Labor Day prompts some reflections on a 1938 photo that I recently took out of dusty storage and put up on the wall above my desk. It’s a Gas Company group photo of the entire San Fernando Valley Distribution workforce, not too long after my Dad joined them as a ditch-digger, a lowest rung common laborer. He’s on the top row, second from the left.
My parents were married in their native Aberdeen, South Dakota, on August 25, 1936, and immediately moved to Van Nuys. My Dad abandoned (to his younger brother) the farm he would have inherited, and followed my Mom’s desire to settle in California. Perhaps a fortuitous decision. Although a bit of his heart always remained on the farm, they never really recovered from the depression, and the WWII and post-War years were not kind to them. I could never picture myself a farm boy. There was a big migration from the midwest in those days, and the region was growing and prospering.
A month or two after they arrived, he got a job with the Gas Company – “just to get through the winter” – from which he retired in 1970. I was born September 6, 1942 – early Sunday morning, the day before Labor Day that year – my parents’ only child after six years of trying.
Look at the picture, and reflect along with me what this little slice of life was like four years before I was born.
The first thing I notice is that there’s not a woman in sight. There are some obvious executives and management level men in the picture, and so I’m sure the department had secretaries and switchboard operators who were more than likely women, but I guess they were not invited to join the boys for the photo. The “glass ceiling” was pretty low in those days, even below physical labor in the ditches. Remember that was before Rosie the Riveter.
When the U.S. entered World War II, his job was considered vital to national defense, and so he was deferred from the draft. Another reason it was fortuitous.
I think he belonged to a union, although I don’t remember which one. There were lots of them at that time. The great union mergers and Jimmy-Hoffa-type corruption were yet to come. As a kid I remember his going on strike a couple of times. They must have been successful in their collective bargaining because I recall his always getting overtime pay after eight hours and a five-day work week. I can never remember his having less than a full two weeks’ vacation, and the full set of national holidays off. By the early fifties he was getting three weeks’ vacation and by 1960 a full four weeks every year. He also had a benefits package that included full family health coverage with Ross-Loos Medical Group.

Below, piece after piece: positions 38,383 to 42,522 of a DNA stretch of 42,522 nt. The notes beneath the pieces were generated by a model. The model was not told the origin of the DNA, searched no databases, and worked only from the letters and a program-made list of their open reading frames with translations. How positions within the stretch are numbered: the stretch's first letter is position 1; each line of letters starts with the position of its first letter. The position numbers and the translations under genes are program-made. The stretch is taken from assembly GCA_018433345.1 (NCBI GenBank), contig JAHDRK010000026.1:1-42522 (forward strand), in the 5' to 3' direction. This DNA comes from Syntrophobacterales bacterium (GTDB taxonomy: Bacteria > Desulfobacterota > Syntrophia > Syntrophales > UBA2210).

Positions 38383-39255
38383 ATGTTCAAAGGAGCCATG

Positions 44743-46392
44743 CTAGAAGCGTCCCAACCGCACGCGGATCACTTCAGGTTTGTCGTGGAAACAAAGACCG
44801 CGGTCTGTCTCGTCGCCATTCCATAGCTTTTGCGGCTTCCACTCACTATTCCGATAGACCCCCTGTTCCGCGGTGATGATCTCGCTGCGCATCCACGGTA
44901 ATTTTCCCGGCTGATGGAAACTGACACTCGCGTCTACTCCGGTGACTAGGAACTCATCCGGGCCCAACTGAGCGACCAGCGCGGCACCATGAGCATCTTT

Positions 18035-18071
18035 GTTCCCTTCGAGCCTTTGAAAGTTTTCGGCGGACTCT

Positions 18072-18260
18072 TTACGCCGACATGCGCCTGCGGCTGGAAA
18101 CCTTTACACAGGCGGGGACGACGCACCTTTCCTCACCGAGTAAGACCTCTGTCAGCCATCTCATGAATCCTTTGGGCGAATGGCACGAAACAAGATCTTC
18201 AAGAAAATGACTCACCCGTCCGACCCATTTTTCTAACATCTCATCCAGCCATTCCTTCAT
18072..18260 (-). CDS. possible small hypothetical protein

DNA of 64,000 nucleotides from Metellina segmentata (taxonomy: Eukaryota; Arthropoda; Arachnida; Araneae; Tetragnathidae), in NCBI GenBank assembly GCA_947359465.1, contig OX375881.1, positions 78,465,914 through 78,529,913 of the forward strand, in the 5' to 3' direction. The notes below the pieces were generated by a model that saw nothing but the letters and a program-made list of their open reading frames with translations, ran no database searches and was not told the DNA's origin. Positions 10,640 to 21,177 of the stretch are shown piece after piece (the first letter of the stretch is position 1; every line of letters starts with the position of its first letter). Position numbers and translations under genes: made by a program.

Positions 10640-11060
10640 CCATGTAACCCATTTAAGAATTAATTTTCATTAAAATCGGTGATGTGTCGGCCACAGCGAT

During my grade-school and high-school years, very few of my contemporaries had mothers who were working at jobs outside the home, or needed them. As an ordinary laborer my Dad made enough to purchase a nice two-bedroom home in Van Nuys in 1947, and a new car every six or seven years.
Not only are there no women in the picture, but very few non-whites. I see one man on the far right who is obviously African-American, another who may be five down to his right, and three standing in the back row who appear to be Mexican. Not an Asian in sight. But look at the rest. There are clear distinctions based on uniforms – or lack of them – but also facial expressions. It’s not hard to imagine the ordinary laborers in the top two rows being fresh off the farms of the Midwest, and the executives and management types in business suits being sophisticated city-slickers from New York, Chicago, or Boston.
A lot of changes in the last 80 years or so. Some wonderful and welcome. Some not so much.